Chimpanzee (5.7+)
Perhaps the best route on the cliff and certainly the most obvious.  Follow a crack from the base all the way to the top.  A huge white right facing dihedral is an obvious landmark at the top of the climb. The first pitch is easy fifth; belay where the rock steepens to vertical.  If you have a 200' rope you can belay at a more comfortable stance about 30' lower.  A #2 Camalot or equivalent protects the last move out of the crack onto the top of the left-hand wall. View Action Photo. After pulling over the top, move up and left about 12' to a left-facing flake with a tiny tree growing out of the top. An anchor can be constructed with Orange, Red, and Yellow Aliens or equivalent.  View Anchor Photos
Gear: Medium nuts. #0.5 - #4 Camalot. 

New leader tip: The top anchor on this climb can be challenging to construct for those unaccustomed to gear placements. Consider walking to the top and preplacing the gear you need for the anchor, then descend and climb the route.

Center Wall

Gibbon (5.7)
Climb about 160' of easy fifth class up a broken left facing corner.  About 15' below the belay is a large hole, 3' wide and 3' deep.  Belay from a stance with a double-length runner around a horn that points east.  The blocks overhead are surmounted by some fun moves around the left side, then face climb up ledges and then traverse right to the top.  Belay just below the top with a #4 Camalot and a large stopper for anchors.  View Anchor Location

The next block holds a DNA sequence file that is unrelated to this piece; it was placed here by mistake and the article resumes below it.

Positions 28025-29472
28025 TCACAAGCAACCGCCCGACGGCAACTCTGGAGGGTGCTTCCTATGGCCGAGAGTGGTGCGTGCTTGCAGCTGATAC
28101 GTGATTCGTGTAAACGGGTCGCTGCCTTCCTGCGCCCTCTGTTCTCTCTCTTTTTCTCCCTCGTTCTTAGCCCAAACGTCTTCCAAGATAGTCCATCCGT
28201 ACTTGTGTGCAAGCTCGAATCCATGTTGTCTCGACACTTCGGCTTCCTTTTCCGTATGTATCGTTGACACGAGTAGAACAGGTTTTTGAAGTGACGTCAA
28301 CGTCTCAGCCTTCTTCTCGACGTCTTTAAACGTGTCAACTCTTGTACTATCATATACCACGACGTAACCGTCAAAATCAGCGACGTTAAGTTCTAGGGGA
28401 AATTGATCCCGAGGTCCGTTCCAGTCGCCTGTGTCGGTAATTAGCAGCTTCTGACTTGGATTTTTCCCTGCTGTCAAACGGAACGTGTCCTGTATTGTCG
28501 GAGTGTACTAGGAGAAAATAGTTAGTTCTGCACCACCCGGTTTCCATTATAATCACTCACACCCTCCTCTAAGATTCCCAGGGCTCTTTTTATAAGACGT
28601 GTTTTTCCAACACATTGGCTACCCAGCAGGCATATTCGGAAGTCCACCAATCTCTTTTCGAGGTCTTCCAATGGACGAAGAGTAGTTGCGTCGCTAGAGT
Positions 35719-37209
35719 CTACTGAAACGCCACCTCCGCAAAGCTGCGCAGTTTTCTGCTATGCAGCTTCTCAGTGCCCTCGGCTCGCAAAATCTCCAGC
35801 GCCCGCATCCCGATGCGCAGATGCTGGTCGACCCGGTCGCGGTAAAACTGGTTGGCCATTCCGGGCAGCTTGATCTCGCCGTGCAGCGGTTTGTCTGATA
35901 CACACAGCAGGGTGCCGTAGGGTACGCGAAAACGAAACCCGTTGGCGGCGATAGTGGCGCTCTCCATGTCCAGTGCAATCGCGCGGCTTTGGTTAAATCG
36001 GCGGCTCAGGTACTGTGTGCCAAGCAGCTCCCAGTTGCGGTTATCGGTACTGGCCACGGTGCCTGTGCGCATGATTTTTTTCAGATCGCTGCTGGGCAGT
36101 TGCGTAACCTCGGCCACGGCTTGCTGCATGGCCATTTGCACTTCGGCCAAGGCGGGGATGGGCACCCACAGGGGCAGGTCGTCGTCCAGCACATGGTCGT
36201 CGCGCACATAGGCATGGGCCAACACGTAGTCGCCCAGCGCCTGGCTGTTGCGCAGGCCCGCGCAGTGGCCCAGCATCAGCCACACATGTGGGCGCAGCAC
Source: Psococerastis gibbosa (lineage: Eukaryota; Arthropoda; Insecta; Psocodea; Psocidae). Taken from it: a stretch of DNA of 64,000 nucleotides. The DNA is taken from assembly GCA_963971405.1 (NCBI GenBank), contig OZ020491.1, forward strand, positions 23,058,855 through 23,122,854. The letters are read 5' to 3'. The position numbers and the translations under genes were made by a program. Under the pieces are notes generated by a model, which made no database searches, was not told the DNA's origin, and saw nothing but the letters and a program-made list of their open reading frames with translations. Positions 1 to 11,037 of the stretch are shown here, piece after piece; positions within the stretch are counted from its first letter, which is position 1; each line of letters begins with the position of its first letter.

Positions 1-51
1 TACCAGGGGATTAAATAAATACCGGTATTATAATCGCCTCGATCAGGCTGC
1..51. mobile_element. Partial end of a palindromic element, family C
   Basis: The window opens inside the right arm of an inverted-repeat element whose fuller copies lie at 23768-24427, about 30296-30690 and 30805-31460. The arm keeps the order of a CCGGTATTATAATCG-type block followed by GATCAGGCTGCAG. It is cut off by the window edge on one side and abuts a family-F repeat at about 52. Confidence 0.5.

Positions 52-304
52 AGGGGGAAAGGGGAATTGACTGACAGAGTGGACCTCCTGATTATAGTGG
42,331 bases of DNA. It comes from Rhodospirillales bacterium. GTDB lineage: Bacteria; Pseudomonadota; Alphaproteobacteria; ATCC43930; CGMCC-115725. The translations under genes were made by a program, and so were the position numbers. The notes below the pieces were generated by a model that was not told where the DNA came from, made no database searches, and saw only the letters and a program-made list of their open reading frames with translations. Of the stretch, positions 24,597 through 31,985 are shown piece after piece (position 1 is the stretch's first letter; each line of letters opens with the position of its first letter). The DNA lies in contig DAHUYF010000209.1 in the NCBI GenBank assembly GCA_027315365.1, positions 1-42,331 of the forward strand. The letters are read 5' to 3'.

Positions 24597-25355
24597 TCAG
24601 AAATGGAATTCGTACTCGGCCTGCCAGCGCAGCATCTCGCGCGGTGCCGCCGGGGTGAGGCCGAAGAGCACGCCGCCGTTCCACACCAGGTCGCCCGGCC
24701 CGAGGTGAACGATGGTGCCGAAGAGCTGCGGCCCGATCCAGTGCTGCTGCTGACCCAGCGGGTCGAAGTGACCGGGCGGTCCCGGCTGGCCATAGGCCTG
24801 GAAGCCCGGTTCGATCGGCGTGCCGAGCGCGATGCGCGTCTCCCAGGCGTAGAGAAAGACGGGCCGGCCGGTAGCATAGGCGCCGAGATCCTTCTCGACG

Gear: Small to medium nuts and cams.  Long runners.  One or two large cams for the top anchor.
Photo courtesy of
Howler Traverse (5.3)
The longest route on the cliff, this is a fun, easy, and very scenic traverse.  Most of the climbing is 4th class, with an occassional easy 5th class move.  This would be a great first multi-pitch route for the neophyte climber.  This route is also a great route to do as a "Welcome to Monkey Island" since it offers good vantage points for observing many of the other routes. One caution is that there are several mildly runout sloping traverses which may prove psychologically challenging to the new leader or to the inexperienced follower.
Climb the first pitch of Gibbon, a low angle broken left-facing corner  (160').  Anchor with a double length runner around a horn.  Move right on an obvious easy ledge system, aiming for the upper of two large trees in the center of the cliff.  This tree is distinguished by two branches in a "Y" configuration.  Climb under, around, or through this tree (please be gentle) and then continue on the ledge system aiming for a second tree about 50' further along.  Belay from this second tree.  The last pitch is about 100' and follows the ledge system diagonally up and right, aiming for the skyline at the corner of the cliff.  View Action Photo.  Belay from two bolts (at the top of Orangutan/Spider Monkey) just before you turn the corner onto the top of the cliff. 
Gear: medium nuts and cams, double-length runners.

Lemur (5.9)
A challenging climb that tries unsuccessfully to take a direct route up the vertical line of the two largest trees in the center of the cliff.  This route is for experienced leaders.  The route wanders among features, the protection requires skill and patience, and the crux is a scary balance move (read "no hands") 10' above an adequate but not great nut placement.  However, for the most part the difficulties are only 5.7, and the climbing is interesting and rewarding.